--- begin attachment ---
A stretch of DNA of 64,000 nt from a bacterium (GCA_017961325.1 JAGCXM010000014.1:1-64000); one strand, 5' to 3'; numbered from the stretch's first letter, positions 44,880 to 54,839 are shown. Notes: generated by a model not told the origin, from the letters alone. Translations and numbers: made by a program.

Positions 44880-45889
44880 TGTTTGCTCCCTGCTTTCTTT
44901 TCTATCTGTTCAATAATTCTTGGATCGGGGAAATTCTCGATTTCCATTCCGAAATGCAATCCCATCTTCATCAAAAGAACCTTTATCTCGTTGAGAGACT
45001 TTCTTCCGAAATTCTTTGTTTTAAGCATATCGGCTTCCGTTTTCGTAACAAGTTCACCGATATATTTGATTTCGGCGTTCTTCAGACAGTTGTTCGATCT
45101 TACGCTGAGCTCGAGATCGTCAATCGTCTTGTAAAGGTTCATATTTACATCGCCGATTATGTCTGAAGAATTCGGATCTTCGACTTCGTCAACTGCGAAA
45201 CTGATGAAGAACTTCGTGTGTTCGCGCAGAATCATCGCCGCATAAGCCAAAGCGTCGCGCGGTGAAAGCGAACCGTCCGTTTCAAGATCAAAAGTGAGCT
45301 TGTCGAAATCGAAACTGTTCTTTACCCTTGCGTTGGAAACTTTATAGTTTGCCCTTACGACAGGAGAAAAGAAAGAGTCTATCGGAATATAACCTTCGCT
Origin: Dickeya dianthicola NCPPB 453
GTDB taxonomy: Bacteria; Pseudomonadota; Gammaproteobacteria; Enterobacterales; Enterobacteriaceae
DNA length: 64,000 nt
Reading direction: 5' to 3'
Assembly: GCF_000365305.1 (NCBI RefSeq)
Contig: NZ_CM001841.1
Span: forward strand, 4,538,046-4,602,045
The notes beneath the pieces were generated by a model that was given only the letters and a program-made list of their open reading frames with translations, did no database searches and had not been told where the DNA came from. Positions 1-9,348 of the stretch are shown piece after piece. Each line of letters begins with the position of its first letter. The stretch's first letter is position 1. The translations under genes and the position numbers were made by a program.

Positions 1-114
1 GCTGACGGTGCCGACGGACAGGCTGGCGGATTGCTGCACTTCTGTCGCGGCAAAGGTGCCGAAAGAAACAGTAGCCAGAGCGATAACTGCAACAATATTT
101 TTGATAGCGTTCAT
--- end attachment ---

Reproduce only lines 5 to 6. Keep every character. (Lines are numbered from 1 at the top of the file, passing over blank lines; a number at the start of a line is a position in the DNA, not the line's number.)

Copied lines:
45001 TTCTTCCGAAATTCTTTGTTTTAAGCATATCGGCTTCCGTTTTCGTAACAAGTTCACCGATATATTTGATTTCGGCGTTCTTCAGACAGTTGTTCGATCT
45101 TACGCTGAGCTCGAGATCGTCAATCGTCTTGTAAAGGTTCATATTTACATCGCCGATTATGTCTGAAGAATTCGGATCTTCGACTTCGTCAACTGCGAAA